One of her greatest successes was the Stravinsky ballet Agon in which she danced with Arthur Mitchell, the first black classical dancer in the company. Lincoln Kirstein, the doyen of American ballet, wrote:
The grand pas de deux, one of Ballanchine's most personal constructions, was designed for a white girl and a black boy. When it was shown in Moscow in 1962 attention was drawn to an imagined servility and pathos as a metaphor of inequality in American society.
In the US the reaction had been the reverse. Kirstein went on:
Ballanchine always took notice of the particular talents of dancers, always enlarging his language of dance by their unique particularities and personal endowments.
Moira Shearer in her book on Ballanchine writes enthusiastically of that combination of black and white:
A long and marvellous pas de deux with hardly a lift in the entire duet. As near perfection and one could wish and there was another element involved. Arthur Mitchell, a beautiful dancer with a great stage presence is black. The stage picture formed by those two dancers - he in white shirt and black tights, Diana Adams with white skin and black hair also in black and white - is something I shall never forget.
In 1952 when Frederick Ashton came to produce Picnic at Tintagel to the music of Arnold Bax he made use of Adams's acting abilities. She danced the role of Iseult to the Tristram of Jacques d'Amboise. Walter Terry described the love duet as 'a work of great beauty.', Anatole Chujoy as 'a pas de deux . . . out of the top drawer. Diana Adams dances exquisitely as the young wife transformed into Iseult.' The ballet was considered a useful edition to the repertoire.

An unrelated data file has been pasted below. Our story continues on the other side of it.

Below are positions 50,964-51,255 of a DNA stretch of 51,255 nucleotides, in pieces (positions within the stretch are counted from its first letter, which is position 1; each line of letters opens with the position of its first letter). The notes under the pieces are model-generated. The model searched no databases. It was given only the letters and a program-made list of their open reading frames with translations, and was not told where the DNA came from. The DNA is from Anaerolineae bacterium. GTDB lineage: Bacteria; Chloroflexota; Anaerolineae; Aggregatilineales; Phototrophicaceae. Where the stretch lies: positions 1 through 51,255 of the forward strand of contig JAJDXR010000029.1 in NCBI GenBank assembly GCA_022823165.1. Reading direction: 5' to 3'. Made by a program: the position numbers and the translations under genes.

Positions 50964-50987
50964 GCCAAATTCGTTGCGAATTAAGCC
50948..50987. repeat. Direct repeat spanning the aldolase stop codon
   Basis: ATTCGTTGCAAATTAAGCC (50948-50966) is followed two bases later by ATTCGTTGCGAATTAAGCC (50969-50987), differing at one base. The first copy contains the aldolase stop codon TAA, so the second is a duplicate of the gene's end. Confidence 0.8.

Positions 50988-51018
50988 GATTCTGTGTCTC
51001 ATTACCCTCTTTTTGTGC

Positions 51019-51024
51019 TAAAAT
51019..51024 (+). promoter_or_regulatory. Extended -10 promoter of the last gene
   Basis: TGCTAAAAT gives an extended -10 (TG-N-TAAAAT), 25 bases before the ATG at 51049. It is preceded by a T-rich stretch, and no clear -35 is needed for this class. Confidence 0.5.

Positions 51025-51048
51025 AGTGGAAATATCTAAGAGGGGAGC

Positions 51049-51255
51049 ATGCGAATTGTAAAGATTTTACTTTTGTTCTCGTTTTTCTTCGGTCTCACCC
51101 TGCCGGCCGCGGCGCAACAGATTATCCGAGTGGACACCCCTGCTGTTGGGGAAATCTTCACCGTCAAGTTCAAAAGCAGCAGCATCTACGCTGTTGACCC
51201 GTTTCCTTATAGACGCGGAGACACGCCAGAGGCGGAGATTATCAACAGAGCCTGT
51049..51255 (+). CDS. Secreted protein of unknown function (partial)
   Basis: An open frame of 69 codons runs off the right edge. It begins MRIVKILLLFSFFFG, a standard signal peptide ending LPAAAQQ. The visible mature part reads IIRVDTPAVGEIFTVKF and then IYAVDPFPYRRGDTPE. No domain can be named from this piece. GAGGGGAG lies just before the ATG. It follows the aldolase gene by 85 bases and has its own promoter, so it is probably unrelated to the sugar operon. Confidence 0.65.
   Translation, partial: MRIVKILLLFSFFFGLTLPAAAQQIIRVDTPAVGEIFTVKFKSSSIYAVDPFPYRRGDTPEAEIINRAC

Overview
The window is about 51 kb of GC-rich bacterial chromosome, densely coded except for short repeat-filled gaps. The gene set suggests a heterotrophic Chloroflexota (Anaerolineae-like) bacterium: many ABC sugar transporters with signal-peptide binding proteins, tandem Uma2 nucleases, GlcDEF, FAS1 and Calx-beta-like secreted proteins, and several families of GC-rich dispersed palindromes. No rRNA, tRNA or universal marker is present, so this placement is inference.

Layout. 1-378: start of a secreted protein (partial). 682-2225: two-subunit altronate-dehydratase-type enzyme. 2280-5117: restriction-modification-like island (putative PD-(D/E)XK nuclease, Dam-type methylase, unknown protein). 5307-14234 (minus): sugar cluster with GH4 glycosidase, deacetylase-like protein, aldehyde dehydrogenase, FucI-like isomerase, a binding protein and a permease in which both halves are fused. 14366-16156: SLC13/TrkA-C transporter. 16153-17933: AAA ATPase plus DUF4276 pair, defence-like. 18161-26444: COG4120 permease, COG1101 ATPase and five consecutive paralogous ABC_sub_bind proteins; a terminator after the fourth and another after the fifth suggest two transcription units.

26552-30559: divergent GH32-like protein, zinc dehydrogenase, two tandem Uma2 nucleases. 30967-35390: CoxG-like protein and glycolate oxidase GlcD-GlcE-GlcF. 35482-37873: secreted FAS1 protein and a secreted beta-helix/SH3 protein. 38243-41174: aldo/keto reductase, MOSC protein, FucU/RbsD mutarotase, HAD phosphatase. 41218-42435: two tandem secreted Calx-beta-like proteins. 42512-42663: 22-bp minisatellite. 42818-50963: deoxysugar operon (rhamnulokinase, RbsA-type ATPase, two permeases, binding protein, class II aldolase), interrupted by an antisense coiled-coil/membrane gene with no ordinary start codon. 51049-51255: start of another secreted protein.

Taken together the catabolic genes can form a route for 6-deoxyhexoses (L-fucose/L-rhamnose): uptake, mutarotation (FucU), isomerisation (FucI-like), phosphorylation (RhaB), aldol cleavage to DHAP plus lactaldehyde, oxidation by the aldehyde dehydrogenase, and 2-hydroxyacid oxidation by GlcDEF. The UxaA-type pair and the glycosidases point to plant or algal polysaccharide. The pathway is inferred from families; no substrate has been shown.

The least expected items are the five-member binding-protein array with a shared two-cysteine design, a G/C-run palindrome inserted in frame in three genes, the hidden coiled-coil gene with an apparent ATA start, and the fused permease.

Diana Adams made some film and television appearances from time to time. In 1954 she was in Danny Kaye's Knock on Wood and in 1956 in Gene Kelly's film Invitation to the Dance. In 1962 on CBS TV she danced the part of Lucifer in Noah and the Flood, a ballet oratorio by Stravinsky, choreographed by Ballanchine with a decor by Rouben Arutunian.
Adams had a will of her own and a shrewd sense of her capabilities. She always tried to stay within those limits, but Ballanchine was inclined to push her further. She fought shy of the Russian classics, and only danced Swan Lake under protest. Sometimes Ballanchine thought her ungrateful, and was furious when she became pregnant by her second husband, the stage manager Ronald Bates. Ballanchine abandoned the ballet Movements (to Stravinsky's music) which they were working on but John Taras, his collaborator/repetiteur, pressed on and when Adams could no longer rehearse he sent Suzanne Farrell to her home to learn the steps from her.
Farrell became Ballanchine's great love and he lavished much of his creative power in developing her into his leading ballerina. Adams, now a past favourite, once expressed to Ballanchine her astonishment that he made such a wide range of parts for Farrell. Ballanchine's reply was: 'Well you see, dear, Suzanne never resisted.'
Diana Adams belonged to that period of American ballet when everything was fresh and young; she contributed a vivacious charm and glamour and was one of the finest of America's dancers to emerge from an atmosphere of pioneering exuberance and national pride. After a brilliant career she retired to enjoy home life but continued for some years to teach at the School of American Ballet.